‘Library Lovers Month’ Underway: “Library Lovers Month” is celebrated in our County each February. The idea is to bring together families for fun activities and programs centered around the love of reading. It also helps recognize the value of libraries in our community. Libraries provide many purposes. They host workshops for those looking to expand their job skills, find work or do their taxes. Libraries are gathering places for book clubs, yoga classes and hands on activities from arts and crafts workshops to special programs. One of these programs involves kids reading to dogs.
I want to thank the Montgomery County Library Board and Friends of the Library for their support of Library Lovers Month. They are responsible for so many wonderful programs and activities serving customers from toddlers to seniors.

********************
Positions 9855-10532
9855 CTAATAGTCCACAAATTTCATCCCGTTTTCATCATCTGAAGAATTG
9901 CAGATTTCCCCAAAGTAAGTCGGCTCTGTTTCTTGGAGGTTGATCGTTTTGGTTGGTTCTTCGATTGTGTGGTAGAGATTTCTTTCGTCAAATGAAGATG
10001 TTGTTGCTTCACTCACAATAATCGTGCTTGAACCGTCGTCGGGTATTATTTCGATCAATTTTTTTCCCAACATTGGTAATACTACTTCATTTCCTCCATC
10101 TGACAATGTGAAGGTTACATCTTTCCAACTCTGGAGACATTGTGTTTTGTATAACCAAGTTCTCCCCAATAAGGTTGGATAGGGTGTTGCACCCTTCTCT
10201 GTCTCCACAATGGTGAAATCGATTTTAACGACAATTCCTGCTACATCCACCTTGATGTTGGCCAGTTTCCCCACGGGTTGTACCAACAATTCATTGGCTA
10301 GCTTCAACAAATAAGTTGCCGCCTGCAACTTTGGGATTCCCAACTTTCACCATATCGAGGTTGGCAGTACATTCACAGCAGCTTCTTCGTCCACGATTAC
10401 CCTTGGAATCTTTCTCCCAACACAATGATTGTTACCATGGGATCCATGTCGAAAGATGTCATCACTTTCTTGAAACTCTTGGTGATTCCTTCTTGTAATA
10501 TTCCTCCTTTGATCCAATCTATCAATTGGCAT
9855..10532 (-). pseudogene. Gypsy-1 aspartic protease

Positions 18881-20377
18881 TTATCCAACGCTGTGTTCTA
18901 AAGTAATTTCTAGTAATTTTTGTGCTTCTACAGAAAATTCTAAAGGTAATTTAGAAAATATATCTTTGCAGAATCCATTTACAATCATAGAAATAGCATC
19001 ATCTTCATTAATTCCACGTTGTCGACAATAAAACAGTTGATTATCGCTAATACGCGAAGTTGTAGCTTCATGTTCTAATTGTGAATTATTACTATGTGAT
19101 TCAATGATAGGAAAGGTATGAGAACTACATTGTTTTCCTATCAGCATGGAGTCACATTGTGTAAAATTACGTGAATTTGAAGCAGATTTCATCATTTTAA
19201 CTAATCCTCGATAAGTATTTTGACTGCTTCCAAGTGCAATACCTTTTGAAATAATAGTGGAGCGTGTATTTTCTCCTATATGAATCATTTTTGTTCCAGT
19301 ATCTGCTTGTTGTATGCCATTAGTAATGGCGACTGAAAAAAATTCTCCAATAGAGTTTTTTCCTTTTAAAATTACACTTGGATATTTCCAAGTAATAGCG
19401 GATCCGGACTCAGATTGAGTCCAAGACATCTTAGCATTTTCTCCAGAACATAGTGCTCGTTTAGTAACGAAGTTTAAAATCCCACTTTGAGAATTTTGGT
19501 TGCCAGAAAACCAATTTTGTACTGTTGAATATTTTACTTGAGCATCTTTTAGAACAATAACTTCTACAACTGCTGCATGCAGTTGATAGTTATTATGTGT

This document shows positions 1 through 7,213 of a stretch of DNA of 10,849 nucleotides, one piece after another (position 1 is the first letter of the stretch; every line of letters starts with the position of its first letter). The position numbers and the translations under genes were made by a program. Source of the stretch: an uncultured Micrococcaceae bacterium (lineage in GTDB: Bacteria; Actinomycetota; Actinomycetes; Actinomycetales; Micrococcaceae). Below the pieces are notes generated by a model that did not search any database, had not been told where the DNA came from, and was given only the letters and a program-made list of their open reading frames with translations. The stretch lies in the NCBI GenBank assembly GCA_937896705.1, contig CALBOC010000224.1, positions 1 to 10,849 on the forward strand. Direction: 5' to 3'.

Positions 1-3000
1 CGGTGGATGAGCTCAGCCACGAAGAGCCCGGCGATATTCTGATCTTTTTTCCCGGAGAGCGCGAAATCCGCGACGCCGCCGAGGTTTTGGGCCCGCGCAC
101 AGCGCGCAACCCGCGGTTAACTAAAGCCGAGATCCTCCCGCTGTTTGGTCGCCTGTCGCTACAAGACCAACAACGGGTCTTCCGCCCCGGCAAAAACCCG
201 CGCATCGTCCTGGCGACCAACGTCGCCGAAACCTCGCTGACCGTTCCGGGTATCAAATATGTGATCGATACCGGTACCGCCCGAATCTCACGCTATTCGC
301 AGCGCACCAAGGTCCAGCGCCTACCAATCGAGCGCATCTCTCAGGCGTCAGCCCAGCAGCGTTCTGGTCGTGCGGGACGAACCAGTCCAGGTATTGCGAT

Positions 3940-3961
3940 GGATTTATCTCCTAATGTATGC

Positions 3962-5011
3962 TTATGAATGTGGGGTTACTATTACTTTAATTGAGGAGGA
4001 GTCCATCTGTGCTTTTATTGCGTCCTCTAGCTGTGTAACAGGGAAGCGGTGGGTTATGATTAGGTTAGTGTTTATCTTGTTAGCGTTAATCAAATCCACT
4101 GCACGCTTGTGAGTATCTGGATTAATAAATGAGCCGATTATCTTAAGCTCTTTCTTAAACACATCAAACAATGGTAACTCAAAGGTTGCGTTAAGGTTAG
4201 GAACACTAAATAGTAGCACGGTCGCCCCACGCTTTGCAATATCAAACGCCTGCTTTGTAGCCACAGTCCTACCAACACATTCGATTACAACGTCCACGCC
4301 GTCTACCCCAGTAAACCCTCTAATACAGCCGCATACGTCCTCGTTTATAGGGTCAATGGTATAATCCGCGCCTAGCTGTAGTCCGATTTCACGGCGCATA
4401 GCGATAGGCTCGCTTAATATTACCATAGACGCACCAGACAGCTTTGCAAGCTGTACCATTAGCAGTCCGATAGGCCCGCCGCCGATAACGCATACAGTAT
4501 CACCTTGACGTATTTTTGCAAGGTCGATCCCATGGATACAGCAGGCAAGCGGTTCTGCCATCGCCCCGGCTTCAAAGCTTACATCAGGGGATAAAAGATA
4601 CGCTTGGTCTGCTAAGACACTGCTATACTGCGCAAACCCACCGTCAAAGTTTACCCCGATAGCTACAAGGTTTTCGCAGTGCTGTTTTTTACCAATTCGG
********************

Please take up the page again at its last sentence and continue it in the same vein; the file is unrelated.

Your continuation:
Throughout the month, residents are encouraged to fill out and submit virtual postcards detailing why they love the library. These comments will be shared with elected officials.
Our libraries have also been valuable community resources in our efforts to reduce the risk of COVID-19 by handing out free COVID rapid tests and facemasks. They have distributed more than 2 million test kits and 2.4 million masks over the past year. That is an incredible and important public health service. I am very thankful to our libraries and their employees. I encourage you to check out what is happening at the library near your house this month by exploring the MCPL website.
As always, my appreciation for all of you,